and con irnorn
Clock
Couch
Curtains
Desk (prirn:ipa:il'si
Desk (clerk'-
Desk basket
Desk pads arinl blot-
ters
Dictionary
Pad and pillow
Paper cutters (o:iin
for eacl Hfloor in
each bu ilding I
Pencil sha rpenei
Pictures
Pyrene fire extin-
guisher
Relay fire al-arni
system
Rocker
Rugs
Screen (burla p)


Stick file
Electric lights I'desk
lights for princi-
I pal -nd clerk)
Filing cabinets
fG*.ng .hand type
for emeigencv)
Inkwell
IKel rack and mail
box w combi ned )
(c:abl.inet style as
;at Rowan)
Medicine case
Mireogr:i pli tor
Neo-,tylc e)
Mirror
lMotion picture pio-
jector
Oclice sign
PhF.i.nogr: p, and
record,.
Stereopt'ticon
Table iill:r;ry)v)
Teleplioe st tnd and
extensiioii aim
Tlier momneter
Tr-8nomn pole
Typewriter' (4"cair-
iiei and table
Wasteba-sket
Wo ik organizer





THE PRINCIPAL AND HIS SCHOOL


WORK PAGE ON PROBLEM FOURTEEN

No. 3

FOR CLASSES FROM FIRST THROUGH SIXTH GRADES

Directions: Check your Classroom Equipmeint by the follow-
inr list. Ad:l other items which are rneiessl y.


American Hitlg islk'
Bell (ie-e.k
Boo:,kcase
Book-eniids
Brackets
Browsing table
C'alenriar (ildek)
Chairs (visitors')
Chair (teacher's)
Clock
Cupboard (supply)
Desks (adjustable
for pupils)
Desk (teacher's)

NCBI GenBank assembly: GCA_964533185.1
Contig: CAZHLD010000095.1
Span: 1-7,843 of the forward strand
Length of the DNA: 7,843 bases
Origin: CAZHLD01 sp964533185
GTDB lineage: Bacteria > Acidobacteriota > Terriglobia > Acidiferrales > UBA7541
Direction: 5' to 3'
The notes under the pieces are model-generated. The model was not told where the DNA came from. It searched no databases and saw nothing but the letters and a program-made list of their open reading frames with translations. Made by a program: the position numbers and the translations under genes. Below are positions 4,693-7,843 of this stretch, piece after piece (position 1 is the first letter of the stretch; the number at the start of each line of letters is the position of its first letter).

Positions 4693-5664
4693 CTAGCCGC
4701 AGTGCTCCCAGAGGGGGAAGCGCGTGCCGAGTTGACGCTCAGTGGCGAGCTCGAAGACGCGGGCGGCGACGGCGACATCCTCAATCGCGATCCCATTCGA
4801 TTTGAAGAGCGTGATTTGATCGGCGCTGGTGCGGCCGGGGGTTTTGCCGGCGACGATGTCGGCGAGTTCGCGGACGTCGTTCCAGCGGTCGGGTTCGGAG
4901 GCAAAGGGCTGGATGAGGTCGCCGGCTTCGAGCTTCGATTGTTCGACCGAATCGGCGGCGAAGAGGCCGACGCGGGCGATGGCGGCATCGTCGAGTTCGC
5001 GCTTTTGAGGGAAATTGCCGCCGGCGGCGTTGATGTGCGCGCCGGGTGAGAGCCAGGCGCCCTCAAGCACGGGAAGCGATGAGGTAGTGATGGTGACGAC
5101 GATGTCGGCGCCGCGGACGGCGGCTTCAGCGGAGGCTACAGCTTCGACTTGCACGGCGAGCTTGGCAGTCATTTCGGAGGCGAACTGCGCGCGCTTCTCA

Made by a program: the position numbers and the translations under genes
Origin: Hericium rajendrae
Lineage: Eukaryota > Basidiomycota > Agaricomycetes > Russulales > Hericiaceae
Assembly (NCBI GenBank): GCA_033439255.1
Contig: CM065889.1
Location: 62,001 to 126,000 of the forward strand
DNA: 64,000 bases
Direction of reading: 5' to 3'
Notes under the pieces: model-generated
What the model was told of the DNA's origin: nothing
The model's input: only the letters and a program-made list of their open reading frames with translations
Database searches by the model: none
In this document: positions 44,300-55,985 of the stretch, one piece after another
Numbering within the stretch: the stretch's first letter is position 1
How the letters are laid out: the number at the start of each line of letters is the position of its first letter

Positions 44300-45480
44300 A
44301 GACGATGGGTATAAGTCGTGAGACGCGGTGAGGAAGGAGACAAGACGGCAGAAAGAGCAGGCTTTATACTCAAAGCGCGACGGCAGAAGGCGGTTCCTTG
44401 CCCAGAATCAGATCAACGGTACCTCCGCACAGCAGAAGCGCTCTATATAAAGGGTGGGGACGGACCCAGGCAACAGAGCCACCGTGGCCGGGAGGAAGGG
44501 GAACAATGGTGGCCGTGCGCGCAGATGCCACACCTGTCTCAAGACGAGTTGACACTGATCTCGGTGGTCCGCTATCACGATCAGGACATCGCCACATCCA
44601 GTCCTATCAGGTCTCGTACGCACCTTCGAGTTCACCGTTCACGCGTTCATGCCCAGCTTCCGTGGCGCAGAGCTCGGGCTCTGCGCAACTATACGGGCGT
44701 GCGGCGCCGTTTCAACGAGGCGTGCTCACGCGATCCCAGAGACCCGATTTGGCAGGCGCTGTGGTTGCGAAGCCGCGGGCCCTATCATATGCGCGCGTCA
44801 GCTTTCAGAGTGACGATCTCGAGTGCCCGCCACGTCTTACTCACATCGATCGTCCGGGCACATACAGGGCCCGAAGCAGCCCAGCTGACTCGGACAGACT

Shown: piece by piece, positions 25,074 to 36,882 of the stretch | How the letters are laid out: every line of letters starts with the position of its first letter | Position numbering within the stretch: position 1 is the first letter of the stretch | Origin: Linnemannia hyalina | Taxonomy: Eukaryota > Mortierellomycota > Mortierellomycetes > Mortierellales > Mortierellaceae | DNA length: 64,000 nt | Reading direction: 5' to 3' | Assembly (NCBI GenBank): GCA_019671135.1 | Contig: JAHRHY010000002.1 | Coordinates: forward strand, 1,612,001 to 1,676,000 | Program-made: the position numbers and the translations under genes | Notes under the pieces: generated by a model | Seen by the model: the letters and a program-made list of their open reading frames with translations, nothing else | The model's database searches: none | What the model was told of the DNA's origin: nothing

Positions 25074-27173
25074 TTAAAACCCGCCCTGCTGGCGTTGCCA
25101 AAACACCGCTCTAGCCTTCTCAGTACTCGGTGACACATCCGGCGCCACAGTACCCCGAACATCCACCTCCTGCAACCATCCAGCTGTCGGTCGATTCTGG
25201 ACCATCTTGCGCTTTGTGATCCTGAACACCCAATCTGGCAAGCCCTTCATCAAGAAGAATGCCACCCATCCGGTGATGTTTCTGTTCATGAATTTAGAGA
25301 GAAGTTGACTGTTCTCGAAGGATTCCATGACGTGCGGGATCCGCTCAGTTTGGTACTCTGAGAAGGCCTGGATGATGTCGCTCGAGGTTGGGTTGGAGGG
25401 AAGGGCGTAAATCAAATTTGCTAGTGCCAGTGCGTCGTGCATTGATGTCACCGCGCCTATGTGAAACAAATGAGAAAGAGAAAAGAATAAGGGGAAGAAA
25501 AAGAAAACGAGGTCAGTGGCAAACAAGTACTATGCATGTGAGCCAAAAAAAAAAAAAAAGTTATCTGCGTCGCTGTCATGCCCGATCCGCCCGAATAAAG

Dictionary
Display board for
mounting bulle-
tins, children's
work, pictures, etc.
Drawing tables
Dust brush
Dust pan
Inkwell
Locker (teacher's)
Mirror
Pencil sharpener


Pictu res
Punch
Rubb,ler stamps -ind
pad'
Sanu. table
Scissors
(grades 1-,;, 40 to
each room, grades
4-6, 20 to each
room)
Shades for windows
Standard for flag
Table for supple-
mentary books
Thermometer
Transom pole
Wastebasket
Whisk broom
Window pole
Yardstick
* Doll (unbreakable)
* Hectograph
* Rods for weaving
materials
* Sign maker


*lu I.n' r .ary, rooms.


N-






THIE IP'INCIPAL AND HIS SCHOOL' I


VWORK PAGE ON PROBLEM FOURTEEN
No. 4
A CHECK LIST FOR THE VISITING PRINCIPAL
Directions: \'Viit sonie good L c-hool and check the following
iten-. Try to find strong points rather than weak ones
an.Id -see Xwhat new" ide.-a yolu '-an carry backk to youl school.
Oi y ouir retulin check your own sc-hool in the nime way
for the e :- ke .'-f comprraris-nII.



1. Pln dro i
a. Is it a.lcqulj te in ie? .
b. Is it piroi rly equipped e.l?. .......
c. Is it %.ell sIu.lpervisel ....
d. Are th e pupil pl'lol'italy employ.-dl?. .......
e. Do they play fair \\ith tleir a-oclela-tes .
f. Is tlih.rt: elffectiv'e iclii li ?
g. Ar- the 'rounids tily?.

2. Buildiiig :,ntl Grouinll-
a. Are the :,uldiing-. :llerluIte? ... .. ....
b. Are the-y well pli: d' . .
c. Is there pT :oviion for lshaid?. I
d. If hlie pupil- eat outitle, is there a pl:ce suit-
able for: suclh
e. Are there tree-, htil:l ery, i n I iwln ?
f. Are the groulnds \\iwll kept '
g. Is there evidence of good jinitor service' .